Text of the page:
Two of my favorite podcasters are using the site to get off the ground with self-publishing, so I encourage you to check out (and fund) their projects:

Douglas Lain of the Diet Soap Podcast is working on a book titled Pick Your Battle - Foraging as Revolutionary Self-Help, a self-help guide for the urban forager.

[livejournal.com profile] kmo of the C-Realm Podcast is working on a book titled Conversations on Collapse, a collection of interviews from the podcast.
l33tminion: (Default)
A massive oil-slick is still spreading from a April 21 oil-rig explosion that destroyed the Deepwater Horizon platform and left 11 missing, presumed dead. Early attempts to seal the well failed, as did early attempts to contain the spill within a reasonable area. The next step is to try to burn off the oil before it makes landfall, which would be even more of an ecological disaster. I assume all the other oil infrastructure in the spill area further complicates that process. There may also be some interesting political implications for this disaster, with regard to proposed expansions of offshore drilling.

In somewhat more optimistic (and local!) offshore energy news, Cape Wind has finally been approved. Awesome!

Tech-blog Gizmodo has found themselves in hot water since they leaked info about Apple's new iPhone prototype, which they acquired for $5k from a guy who picked up the phone in a bar, where it was lost by an Apple employee. Gizmodo probably crossed the line on that one, they almost certainly violated CA's trade secrets law. The finder of the phone is probably guilty of misappropriating lost property for selling the phone instead of turning it over to police after efforts to return it to its rightful owner. If the finder didn't make a reasonable effort to return it, that upgrades the charge to theft and puts Gizmodo on the hook for receiving stolen property (again, attempts to plead ignorance will probably fall flat given Gizmodo's other actions). It's those latter criminal charges that got the police involved, raiding a Gizmodo editor's house and tracking down the suspected phone thief. Gizmodo complains that this violates shield laws protecting journalist sources, legal opinions are divided.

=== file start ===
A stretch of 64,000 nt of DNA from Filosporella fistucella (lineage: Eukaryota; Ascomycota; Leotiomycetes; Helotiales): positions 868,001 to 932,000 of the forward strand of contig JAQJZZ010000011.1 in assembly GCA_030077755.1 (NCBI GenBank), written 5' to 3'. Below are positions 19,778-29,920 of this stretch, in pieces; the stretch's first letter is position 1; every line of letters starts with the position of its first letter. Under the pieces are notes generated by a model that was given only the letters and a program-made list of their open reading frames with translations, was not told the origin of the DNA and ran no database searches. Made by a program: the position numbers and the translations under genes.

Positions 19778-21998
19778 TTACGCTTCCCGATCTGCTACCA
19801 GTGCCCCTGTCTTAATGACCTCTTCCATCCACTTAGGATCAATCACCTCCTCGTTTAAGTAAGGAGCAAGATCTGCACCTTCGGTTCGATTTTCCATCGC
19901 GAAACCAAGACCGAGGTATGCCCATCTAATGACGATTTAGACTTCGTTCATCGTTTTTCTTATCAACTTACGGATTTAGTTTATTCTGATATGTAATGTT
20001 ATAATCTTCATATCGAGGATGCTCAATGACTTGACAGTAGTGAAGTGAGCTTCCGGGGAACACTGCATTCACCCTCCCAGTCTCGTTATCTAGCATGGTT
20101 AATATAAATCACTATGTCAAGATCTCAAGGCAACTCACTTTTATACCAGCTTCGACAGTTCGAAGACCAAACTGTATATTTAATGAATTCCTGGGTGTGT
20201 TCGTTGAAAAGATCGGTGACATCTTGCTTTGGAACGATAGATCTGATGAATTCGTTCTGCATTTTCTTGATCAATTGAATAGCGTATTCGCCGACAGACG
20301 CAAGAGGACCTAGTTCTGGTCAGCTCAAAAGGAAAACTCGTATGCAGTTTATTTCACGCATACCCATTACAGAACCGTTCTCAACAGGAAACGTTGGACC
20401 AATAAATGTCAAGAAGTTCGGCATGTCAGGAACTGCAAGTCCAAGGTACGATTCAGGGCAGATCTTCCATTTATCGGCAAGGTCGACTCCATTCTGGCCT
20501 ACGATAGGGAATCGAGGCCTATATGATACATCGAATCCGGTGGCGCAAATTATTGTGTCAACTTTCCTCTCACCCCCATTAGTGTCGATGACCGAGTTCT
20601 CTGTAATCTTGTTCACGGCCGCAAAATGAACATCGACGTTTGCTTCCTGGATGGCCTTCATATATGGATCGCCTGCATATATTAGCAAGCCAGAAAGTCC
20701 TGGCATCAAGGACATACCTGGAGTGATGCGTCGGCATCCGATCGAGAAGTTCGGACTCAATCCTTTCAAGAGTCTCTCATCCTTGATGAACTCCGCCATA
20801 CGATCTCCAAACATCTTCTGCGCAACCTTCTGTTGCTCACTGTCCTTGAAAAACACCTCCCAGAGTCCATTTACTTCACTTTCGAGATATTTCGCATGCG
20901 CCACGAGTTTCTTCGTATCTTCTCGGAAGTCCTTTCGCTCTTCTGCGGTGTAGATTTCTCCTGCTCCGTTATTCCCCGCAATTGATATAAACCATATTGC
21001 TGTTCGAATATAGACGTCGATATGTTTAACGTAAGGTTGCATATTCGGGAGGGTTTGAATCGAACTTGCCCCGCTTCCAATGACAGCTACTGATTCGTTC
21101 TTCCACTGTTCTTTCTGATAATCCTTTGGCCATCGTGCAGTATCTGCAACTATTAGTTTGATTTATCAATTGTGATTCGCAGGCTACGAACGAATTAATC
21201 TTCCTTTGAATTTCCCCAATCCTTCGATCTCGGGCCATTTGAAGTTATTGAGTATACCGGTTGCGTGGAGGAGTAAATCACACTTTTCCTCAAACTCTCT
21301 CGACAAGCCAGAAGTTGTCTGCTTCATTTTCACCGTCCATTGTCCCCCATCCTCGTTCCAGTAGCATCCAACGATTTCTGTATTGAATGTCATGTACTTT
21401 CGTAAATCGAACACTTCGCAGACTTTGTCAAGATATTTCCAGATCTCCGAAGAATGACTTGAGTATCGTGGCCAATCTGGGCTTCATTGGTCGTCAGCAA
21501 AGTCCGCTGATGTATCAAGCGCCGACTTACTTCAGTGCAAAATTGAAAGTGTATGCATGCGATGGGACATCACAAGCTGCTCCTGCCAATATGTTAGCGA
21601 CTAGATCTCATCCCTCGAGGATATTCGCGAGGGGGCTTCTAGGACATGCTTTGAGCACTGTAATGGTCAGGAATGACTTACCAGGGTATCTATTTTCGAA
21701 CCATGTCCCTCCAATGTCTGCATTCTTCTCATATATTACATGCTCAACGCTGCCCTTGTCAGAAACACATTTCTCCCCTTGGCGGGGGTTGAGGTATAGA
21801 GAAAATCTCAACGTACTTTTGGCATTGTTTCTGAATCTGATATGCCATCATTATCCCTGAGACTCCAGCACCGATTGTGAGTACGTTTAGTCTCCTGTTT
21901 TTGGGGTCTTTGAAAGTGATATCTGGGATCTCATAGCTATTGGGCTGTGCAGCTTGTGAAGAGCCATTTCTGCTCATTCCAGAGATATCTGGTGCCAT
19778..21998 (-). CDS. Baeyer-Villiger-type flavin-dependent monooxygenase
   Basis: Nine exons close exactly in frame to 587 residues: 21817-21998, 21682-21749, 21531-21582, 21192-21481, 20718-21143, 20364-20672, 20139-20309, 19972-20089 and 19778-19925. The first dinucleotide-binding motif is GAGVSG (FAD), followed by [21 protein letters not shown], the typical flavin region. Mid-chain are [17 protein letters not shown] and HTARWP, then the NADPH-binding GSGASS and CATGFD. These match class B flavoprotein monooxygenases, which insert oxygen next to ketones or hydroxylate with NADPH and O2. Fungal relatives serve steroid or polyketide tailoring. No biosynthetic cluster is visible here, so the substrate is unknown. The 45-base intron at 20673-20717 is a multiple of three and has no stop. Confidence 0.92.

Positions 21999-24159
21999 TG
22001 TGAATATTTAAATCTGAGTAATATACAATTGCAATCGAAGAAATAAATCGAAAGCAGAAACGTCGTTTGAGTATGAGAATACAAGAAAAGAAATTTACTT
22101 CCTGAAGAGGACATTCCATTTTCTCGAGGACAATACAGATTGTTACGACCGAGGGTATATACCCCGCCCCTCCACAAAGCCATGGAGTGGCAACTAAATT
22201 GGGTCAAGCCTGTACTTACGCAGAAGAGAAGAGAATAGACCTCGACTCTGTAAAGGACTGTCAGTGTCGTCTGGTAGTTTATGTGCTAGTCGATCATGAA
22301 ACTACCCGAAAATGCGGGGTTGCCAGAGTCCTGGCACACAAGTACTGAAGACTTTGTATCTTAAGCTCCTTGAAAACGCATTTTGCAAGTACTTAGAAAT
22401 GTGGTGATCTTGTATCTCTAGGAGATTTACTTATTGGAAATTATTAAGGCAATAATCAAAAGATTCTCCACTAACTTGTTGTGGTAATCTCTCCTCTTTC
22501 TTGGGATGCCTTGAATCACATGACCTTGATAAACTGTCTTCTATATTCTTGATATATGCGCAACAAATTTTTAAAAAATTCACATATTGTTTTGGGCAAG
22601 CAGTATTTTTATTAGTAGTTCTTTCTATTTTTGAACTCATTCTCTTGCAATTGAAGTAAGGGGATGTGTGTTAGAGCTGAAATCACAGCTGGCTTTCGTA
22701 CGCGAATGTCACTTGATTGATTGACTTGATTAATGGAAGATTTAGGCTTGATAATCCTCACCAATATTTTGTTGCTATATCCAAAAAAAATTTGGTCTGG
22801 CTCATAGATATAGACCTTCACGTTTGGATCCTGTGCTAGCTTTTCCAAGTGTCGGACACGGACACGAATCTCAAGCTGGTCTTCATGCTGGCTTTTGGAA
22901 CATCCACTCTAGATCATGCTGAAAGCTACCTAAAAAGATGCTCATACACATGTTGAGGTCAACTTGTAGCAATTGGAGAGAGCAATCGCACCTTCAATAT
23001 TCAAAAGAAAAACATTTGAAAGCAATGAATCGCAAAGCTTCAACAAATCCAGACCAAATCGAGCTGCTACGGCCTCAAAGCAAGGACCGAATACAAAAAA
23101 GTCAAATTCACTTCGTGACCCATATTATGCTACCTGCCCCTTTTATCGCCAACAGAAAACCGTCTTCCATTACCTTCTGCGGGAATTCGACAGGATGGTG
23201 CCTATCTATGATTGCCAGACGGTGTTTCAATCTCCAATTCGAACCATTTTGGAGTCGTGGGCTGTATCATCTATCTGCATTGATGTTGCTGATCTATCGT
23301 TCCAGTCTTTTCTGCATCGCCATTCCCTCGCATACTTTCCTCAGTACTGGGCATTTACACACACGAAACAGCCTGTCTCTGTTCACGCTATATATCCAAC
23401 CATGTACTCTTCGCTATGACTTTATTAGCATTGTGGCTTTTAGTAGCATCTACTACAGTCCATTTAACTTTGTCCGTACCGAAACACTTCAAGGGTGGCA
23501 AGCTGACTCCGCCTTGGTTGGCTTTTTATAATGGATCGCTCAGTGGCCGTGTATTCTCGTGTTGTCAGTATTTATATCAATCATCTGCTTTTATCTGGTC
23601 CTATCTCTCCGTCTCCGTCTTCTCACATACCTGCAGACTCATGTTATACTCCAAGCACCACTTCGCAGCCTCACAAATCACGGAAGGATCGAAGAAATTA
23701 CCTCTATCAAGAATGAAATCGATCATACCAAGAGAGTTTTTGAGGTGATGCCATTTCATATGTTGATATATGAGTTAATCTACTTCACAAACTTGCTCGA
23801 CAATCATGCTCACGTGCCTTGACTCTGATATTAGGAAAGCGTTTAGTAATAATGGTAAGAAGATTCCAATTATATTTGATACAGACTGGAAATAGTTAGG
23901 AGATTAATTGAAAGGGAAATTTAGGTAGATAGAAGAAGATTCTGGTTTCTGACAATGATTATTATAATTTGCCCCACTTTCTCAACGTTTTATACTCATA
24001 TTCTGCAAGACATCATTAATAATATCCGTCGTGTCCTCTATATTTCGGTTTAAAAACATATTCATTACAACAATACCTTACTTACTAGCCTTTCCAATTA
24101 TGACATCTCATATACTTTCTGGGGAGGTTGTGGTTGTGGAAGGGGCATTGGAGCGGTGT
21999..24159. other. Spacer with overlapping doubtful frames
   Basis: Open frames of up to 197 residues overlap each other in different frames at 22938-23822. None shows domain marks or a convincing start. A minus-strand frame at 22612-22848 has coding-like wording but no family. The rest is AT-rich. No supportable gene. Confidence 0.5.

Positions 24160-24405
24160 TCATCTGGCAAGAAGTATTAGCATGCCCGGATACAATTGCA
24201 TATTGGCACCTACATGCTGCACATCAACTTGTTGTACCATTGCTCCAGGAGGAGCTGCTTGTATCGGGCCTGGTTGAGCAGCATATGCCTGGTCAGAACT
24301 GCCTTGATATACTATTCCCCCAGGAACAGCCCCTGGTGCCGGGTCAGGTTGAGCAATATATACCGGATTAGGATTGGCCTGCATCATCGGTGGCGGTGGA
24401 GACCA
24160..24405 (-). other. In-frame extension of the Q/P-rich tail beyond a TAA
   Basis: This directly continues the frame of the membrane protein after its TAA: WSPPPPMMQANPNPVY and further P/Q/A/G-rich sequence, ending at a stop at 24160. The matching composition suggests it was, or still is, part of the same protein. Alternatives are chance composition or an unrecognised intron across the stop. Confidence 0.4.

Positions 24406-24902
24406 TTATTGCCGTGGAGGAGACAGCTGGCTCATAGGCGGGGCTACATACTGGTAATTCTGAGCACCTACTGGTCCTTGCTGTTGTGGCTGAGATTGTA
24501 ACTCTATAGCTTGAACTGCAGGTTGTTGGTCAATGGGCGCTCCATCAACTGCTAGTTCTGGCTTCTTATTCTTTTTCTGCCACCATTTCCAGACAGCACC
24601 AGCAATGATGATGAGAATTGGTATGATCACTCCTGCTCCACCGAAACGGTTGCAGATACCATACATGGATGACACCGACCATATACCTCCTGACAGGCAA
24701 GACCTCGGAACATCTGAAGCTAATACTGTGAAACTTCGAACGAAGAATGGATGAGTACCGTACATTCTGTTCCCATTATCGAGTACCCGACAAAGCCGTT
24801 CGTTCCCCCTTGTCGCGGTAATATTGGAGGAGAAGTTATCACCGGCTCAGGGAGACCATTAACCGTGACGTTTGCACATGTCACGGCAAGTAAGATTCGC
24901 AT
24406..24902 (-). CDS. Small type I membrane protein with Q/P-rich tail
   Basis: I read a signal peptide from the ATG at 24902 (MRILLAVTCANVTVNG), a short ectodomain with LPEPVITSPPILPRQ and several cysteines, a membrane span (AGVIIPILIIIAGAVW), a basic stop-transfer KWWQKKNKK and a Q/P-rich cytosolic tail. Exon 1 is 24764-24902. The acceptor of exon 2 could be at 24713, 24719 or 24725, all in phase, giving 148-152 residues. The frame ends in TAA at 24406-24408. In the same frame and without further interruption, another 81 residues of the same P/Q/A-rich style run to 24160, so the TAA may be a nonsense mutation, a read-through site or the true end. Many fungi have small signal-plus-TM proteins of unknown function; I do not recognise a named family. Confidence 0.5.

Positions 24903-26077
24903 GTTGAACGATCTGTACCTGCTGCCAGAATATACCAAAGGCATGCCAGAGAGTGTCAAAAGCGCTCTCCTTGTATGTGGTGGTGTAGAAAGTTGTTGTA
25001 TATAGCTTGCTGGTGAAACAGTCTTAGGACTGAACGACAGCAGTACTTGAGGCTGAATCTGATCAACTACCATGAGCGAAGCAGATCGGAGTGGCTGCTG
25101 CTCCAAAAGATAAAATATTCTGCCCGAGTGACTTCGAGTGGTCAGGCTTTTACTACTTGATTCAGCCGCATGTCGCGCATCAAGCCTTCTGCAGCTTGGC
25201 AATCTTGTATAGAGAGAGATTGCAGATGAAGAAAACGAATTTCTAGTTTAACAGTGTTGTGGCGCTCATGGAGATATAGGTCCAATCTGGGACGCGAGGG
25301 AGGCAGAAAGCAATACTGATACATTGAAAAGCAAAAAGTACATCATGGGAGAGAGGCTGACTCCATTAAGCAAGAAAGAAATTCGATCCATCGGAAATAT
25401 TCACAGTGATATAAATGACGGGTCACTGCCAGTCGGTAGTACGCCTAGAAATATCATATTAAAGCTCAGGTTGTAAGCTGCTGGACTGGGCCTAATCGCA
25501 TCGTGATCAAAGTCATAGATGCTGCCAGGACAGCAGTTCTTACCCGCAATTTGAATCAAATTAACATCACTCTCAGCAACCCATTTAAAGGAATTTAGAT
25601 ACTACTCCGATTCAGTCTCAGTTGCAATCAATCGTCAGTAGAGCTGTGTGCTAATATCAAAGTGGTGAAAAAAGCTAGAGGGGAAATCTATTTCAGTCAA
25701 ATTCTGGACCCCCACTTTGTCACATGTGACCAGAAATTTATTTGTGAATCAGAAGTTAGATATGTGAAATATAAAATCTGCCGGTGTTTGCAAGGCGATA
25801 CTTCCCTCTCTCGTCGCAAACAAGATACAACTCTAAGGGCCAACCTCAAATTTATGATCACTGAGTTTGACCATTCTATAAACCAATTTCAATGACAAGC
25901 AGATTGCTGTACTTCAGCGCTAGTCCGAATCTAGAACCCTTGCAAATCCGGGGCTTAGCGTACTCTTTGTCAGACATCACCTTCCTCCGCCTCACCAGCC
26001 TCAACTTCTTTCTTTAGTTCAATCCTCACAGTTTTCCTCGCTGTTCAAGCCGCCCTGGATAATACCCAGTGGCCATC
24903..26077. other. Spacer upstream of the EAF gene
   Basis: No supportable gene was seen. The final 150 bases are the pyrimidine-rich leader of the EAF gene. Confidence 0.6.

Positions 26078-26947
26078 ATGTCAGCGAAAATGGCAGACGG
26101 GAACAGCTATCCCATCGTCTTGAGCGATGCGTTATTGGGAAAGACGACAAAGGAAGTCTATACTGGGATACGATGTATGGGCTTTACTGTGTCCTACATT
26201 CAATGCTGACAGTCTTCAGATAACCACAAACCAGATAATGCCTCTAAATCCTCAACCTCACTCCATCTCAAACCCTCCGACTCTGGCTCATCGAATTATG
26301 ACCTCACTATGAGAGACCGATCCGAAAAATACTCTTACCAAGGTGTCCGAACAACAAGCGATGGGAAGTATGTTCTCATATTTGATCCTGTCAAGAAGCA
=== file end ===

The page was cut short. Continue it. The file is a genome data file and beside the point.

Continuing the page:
In world poverty news: Haiti has returned to a state of desperation as the post-quake aid fades out (especially for those in villages too small for NGO notice). And Niger is experiencing famine due to drought, with total crop failure in some regions.

In Arizona, a new anti-illegal-immigrant law requires the police to enforce federal immigration law and requires them to verify the immigration status of anyone they suspect might be an illegal immigrant. If such a person can't immediately present papers, the law requires that they be detained and fined. That is, aside from basically mandating racial profiling, the law requires citizens to carry proof of citizenship... but only if their skin is of middling hue. Even Karl Rove thinks the law is dumb, and it's not hard to see why, the Republicans will have a hard time appealing to otherwise conservative Hispanic voters with an immigration policy of "papers, please".
l33tminion: (Default)
Air travel news this week has been heavily disrupted by the eruption of the Icelandic volcano Eyjafjallajökull. (Best reaction to that so far, and best response by stranded travelers.) As of today, the ash cloud is still causing trouble, though most countries have reopened their airspace. Previous eruptions in the last 2000 years have all been followed shortly after by an eruption of the neighboring Katla, an even bigger volcano. That would be bad news for the airline industry, to say the least.